Sidling up to denialism

Sen. Marco Rubio, R-Fla., whom many presume to be a contender for the 2016 Republican presidential nomination, said two things Sunday about climate change. Only one could fit into a presidential campaign worth taking seriously.

“Our climate is always changing,” he said on ABC News’s “This Week.” “I do not believe that human activity is causing these dramatic changes to our climate the way these scientists are portraying it,” he went on to say, “and I do not believe that the laws that they propose we pass will do anything about it, except it will destroy our economy.”

In previous interviews, at least Rubio acknowledged that “a significant scientific consensus” attributes measured global warming to human activity before he lodged various criticisms.

It is one thing to invite a debate about the best policy to address rising global temperatures, a problem no country can tackle on its own. It is another to dismiss the evidence that “these scientists” have compiled — “a handful of decades of research,” Mr. Rubio derisively called it — to show that humans are driving much of that warming.

Just last week, a fresh federal analysis articulated anew many of the reasons the debate should focus on how to respond to the threat of human-induced climate change, not on whether it is happening. The research, a large panel of experts concluded, “tells an unambiguous story: the planet is warming, and over the last half century, this warming has been driven primarily by human activity.”


Scientists rely on “multiple lines of independent evidence” to reach that conclusion. Beyond the basic physics that more greenhouse gases in the air will tend to intensify the greenhouse effect, researchers can’t explain the temperature record of the past 50 years without adding human influence to the picture. Then there are observable climate “fingerprints,” such as where warming is happening, both on the Earth and in the atmosphere, that implicate human-released greenhouse emissions as a major culprit.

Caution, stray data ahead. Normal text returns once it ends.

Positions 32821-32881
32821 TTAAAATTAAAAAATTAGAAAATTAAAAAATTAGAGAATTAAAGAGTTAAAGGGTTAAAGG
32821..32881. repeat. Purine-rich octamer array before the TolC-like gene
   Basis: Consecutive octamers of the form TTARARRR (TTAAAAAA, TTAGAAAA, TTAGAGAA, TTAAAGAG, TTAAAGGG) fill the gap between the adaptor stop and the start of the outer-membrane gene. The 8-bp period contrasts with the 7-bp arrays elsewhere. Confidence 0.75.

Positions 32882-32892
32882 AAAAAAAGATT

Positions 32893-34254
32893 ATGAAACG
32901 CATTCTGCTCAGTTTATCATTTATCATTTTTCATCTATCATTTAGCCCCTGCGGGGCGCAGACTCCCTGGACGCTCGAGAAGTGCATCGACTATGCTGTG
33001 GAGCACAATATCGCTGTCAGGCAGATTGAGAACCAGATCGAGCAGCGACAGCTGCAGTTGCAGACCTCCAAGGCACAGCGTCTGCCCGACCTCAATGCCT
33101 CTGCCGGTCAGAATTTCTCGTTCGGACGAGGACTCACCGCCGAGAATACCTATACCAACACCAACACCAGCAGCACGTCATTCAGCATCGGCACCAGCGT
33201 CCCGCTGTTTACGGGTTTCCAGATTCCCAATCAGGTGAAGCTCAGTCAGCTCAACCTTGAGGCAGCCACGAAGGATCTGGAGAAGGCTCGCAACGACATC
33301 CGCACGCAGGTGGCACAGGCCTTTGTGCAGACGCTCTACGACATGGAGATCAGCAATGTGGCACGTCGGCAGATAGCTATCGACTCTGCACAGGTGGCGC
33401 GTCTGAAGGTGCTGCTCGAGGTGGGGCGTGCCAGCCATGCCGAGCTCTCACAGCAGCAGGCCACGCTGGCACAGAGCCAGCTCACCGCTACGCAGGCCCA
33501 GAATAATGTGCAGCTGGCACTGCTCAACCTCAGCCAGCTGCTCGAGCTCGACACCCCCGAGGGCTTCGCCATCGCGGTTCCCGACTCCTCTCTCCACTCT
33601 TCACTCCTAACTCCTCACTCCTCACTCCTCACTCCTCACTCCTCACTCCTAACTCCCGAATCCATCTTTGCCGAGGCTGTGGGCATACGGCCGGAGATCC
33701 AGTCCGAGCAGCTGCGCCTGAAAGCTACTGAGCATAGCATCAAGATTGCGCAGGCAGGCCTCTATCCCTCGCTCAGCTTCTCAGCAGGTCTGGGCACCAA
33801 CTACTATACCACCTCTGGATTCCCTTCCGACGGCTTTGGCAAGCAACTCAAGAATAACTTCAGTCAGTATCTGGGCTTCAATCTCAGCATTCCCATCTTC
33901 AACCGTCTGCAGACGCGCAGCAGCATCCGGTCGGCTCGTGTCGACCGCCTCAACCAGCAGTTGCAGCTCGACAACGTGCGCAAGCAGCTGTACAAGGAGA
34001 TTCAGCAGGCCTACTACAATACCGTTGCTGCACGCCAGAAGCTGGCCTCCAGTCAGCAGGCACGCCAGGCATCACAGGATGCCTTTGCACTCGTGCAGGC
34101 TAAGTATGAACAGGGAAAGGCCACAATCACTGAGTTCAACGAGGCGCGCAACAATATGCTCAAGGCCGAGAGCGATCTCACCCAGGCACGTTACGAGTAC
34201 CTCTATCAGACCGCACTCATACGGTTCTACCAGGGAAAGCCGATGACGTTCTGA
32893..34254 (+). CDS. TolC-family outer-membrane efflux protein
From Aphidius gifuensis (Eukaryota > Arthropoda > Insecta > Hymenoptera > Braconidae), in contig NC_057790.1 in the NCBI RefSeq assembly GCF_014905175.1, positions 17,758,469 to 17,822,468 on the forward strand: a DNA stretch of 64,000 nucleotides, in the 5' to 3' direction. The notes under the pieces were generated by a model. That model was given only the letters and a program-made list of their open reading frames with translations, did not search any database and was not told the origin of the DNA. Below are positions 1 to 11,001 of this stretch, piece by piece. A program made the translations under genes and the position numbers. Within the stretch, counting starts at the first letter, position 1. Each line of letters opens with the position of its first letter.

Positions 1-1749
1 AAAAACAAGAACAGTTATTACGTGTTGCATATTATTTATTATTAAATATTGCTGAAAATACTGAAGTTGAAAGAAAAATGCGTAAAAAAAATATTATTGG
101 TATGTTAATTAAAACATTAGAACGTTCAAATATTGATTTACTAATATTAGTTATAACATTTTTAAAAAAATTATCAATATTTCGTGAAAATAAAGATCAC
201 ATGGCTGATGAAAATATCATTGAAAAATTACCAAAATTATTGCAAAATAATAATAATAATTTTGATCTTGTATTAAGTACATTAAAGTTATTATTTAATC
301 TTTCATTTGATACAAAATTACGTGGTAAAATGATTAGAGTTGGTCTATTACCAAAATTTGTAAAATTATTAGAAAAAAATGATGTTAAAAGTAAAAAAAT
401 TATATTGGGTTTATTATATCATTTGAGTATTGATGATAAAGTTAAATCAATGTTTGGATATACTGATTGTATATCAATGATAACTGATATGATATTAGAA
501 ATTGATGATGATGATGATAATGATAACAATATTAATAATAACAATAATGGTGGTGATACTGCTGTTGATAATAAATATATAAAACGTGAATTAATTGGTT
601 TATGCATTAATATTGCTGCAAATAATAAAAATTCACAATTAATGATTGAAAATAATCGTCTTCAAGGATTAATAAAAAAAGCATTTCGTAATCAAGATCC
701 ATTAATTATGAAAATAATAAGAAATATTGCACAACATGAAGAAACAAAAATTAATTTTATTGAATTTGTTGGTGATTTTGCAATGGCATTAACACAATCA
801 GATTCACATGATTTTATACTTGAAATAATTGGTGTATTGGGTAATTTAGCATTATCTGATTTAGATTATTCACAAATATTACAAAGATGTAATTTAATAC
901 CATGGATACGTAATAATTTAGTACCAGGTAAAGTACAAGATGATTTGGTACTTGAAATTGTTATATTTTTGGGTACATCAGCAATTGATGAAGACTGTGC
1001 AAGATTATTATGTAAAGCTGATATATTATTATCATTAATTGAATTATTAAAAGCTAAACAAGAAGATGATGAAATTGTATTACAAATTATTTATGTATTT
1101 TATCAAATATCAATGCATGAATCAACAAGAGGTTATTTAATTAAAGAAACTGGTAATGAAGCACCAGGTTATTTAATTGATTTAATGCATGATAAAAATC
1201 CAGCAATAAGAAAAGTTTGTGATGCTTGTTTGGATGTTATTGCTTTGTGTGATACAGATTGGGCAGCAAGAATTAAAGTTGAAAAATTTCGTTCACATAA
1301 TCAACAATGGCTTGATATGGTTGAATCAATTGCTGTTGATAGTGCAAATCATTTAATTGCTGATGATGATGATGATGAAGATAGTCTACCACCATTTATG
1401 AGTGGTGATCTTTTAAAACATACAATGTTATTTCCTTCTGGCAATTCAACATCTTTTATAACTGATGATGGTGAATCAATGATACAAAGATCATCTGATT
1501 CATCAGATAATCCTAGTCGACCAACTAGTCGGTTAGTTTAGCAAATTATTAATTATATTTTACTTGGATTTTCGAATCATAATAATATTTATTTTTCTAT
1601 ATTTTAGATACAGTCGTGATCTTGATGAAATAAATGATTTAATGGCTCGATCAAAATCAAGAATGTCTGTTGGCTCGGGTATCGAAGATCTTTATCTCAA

Scientists know that the climate changes naturally, too. “Human-induced warming is superimposed on a background of natural variations in climate,” the federal assessment noted. But other possible drivers, such as changes in the sun’s output, can’t fully explain the warming the planet is seeing. Volcanic eruptions and other factors, they reckoned, would have cooled the Earth if not for human activity reversing that course.

On Sunday, Rubio insisted that he is ready to be president. We hope he does not count sidling up to climate change denial as a qualification. It is quite the opposite.

Editorial by The Washington Post

Comments are no longer available on this story